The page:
Once the angulation of the first osteotomy was determined, we moved forward to the next-diameter bur (a 2.8-mm-diameter drill). The final 3.4-mm-diameter osteotomy drill was used to create a site for the 3.7-mm-diameter implant (Figs. 8, 9), which was then threaded into position using a torque wrench (Figs. 10–13). A torque of 35 Ncm was achieved with the implant system (even in the relatively soft anterior maxillary bone) (Fig. 14).4 Once the first implant was deemed to be positioned correctly, the other implants were simply paralleled to the first (Figs. 15, 16). Four maxillary implants were then ideally placed using a flapless technique (Figs. 17–19). Because a flapless technique was used, healing occurred more promptly (Figs. 20, 21).

Conventional denture fabrication techniques were then used to create the final esthetic contours. We created an outstanding functional and esthetic result, exceeding the patient’s expectations in function. The gagging reflex that a full palate conventional denture had previously created was totally eliminated.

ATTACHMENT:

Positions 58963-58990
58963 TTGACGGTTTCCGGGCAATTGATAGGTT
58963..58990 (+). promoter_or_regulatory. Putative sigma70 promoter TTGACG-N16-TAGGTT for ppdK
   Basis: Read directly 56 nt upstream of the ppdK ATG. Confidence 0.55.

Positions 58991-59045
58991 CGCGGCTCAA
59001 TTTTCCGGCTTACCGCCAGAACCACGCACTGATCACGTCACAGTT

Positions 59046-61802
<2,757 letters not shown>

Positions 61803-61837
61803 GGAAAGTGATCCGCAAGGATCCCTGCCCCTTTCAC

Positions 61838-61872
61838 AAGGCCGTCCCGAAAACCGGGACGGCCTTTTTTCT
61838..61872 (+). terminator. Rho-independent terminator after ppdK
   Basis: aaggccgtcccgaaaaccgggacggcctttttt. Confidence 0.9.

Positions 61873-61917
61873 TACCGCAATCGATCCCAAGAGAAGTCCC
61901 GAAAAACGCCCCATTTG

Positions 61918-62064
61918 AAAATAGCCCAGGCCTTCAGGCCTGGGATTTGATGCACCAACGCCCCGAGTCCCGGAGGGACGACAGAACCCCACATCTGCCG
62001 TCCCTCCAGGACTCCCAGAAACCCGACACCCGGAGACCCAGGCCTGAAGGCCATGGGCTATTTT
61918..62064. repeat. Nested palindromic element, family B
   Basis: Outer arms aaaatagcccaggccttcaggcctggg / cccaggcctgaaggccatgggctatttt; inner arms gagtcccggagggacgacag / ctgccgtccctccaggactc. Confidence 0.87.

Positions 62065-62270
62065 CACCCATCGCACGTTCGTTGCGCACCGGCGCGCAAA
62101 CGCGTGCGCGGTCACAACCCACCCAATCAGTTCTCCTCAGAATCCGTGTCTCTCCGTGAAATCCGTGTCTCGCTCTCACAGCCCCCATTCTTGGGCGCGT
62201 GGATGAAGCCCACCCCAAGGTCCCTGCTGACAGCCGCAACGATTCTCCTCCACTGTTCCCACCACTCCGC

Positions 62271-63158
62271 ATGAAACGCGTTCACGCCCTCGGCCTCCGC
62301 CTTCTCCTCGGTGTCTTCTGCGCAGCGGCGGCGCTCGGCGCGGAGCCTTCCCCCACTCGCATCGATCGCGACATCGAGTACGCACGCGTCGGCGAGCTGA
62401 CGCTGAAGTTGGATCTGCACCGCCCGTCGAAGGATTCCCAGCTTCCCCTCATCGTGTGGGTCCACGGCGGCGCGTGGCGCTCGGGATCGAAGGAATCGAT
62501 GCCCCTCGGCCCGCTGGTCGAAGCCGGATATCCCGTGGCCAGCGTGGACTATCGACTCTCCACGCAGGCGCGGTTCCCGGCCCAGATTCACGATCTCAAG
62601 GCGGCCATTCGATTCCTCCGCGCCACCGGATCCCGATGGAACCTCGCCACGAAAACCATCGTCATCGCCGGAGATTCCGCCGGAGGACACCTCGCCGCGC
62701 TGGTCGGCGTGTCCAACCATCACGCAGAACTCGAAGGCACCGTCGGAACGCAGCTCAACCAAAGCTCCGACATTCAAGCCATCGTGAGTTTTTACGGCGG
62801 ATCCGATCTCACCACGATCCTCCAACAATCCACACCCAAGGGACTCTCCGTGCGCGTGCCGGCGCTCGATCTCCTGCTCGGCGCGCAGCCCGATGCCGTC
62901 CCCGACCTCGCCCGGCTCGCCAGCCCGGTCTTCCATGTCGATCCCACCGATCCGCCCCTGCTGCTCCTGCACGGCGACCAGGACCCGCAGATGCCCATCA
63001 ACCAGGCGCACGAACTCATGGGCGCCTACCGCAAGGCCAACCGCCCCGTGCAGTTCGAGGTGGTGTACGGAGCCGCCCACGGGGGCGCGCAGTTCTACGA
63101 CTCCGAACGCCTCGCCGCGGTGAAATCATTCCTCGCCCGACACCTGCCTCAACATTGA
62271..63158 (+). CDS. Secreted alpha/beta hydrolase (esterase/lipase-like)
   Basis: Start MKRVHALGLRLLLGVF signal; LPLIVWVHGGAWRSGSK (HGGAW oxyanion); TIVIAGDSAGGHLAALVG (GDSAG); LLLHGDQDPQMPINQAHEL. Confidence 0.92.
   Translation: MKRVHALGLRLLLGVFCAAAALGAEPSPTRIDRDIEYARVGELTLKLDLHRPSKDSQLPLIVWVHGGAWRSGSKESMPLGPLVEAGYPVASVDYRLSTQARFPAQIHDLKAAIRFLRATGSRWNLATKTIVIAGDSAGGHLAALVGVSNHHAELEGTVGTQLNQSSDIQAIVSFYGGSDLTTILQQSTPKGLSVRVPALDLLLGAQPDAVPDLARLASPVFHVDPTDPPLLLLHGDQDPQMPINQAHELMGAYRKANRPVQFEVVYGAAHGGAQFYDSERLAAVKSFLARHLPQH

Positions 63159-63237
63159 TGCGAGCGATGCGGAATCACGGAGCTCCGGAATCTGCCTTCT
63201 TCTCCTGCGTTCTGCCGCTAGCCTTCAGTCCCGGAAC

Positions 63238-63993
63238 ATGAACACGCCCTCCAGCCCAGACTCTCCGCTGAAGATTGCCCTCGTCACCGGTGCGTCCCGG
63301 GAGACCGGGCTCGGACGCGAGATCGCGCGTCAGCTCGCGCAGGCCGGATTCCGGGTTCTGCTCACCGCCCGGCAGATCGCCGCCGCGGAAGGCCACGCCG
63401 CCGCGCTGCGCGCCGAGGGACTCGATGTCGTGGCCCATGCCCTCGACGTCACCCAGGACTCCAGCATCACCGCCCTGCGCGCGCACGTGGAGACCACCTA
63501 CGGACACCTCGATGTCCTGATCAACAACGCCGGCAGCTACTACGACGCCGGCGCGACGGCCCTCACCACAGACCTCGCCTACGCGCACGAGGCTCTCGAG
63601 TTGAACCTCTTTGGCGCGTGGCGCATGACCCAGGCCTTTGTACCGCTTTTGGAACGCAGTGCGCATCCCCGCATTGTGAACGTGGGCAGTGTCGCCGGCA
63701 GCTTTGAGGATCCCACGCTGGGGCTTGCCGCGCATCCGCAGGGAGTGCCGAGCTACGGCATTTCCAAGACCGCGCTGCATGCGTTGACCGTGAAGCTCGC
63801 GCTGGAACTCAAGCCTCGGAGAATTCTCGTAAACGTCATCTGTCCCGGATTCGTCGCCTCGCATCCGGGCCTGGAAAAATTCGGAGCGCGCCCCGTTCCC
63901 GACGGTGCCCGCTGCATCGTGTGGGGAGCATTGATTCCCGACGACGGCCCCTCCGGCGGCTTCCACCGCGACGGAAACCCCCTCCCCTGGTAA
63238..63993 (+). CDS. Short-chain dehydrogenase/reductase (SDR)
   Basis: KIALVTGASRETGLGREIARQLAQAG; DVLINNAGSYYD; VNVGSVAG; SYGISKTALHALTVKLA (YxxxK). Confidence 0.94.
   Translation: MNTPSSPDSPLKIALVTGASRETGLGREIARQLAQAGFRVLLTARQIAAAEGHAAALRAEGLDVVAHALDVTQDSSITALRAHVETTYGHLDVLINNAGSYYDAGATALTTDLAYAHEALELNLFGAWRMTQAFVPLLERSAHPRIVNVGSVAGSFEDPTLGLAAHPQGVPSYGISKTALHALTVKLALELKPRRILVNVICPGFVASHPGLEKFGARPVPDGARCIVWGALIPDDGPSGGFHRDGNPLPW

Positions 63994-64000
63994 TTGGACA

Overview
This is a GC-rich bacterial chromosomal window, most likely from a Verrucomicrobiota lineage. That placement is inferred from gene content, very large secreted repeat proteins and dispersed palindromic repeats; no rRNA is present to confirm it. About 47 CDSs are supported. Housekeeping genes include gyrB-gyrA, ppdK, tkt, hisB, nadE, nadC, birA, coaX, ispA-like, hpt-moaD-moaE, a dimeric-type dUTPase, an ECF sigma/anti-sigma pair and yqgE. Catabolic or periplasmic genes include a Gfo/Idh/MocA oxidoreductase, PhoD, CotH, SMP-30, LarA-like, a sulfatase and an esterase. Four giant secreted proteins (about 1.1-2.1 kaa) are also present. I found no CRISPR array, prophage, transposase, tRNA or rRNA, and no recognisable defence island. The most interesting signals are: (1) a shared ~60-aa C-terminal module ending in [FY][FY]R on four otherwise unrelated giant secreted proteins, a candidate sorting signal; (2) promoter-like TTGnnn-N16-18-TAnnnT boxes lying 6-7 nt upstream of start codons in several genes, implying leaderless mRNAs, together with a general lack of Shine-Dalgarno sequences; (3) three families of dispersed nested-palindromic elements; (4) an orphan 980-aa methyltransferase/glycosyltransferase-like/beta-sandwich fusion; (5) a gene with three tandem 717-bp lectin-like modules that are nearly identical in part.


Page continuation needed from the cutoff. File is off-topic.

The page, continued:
Visualizing the case as finished before starting is helpful in achieving outstanding functional and esthetic final results.

Because the implants were properly positioned, Locator attachments were torqued into each implant, and a palateless maxillary overdenture was fabricated. The Locator attachments provided excellent stability and, because the implants were spaced ideally, excellent retention (Fig. 22). Because of their design, the patient was able to easily align and seat the overdenture. However, it was important that the implants were placed in a parallel position to each other, thus simplifying the prosthetic construction. According to the manufacturer, the attachments resist wear and maintain satisfactory retention for up to 56,000 cycles of function. The male portions can be easily changed chairside with minimal inconvenience to the patient (Figs. 23, 24). The Locators come in a variety of retentions from extra light (blue) to heavy (clear). In this case, the light retention attachments were used. The patient’s chewing function and efficiency, as well as his quality of life, were all dramatically improved using simple, easy-to-follow, cost-effective dental surgical and prosthetic techniques (Fig. 25). Postoperative oral hygiene instructions were given to the patient. The attachments were easily maintained intraorally with brushing and a simple wipe with a washcloth. The underside of the overdenture can be cleaned with a simple brush.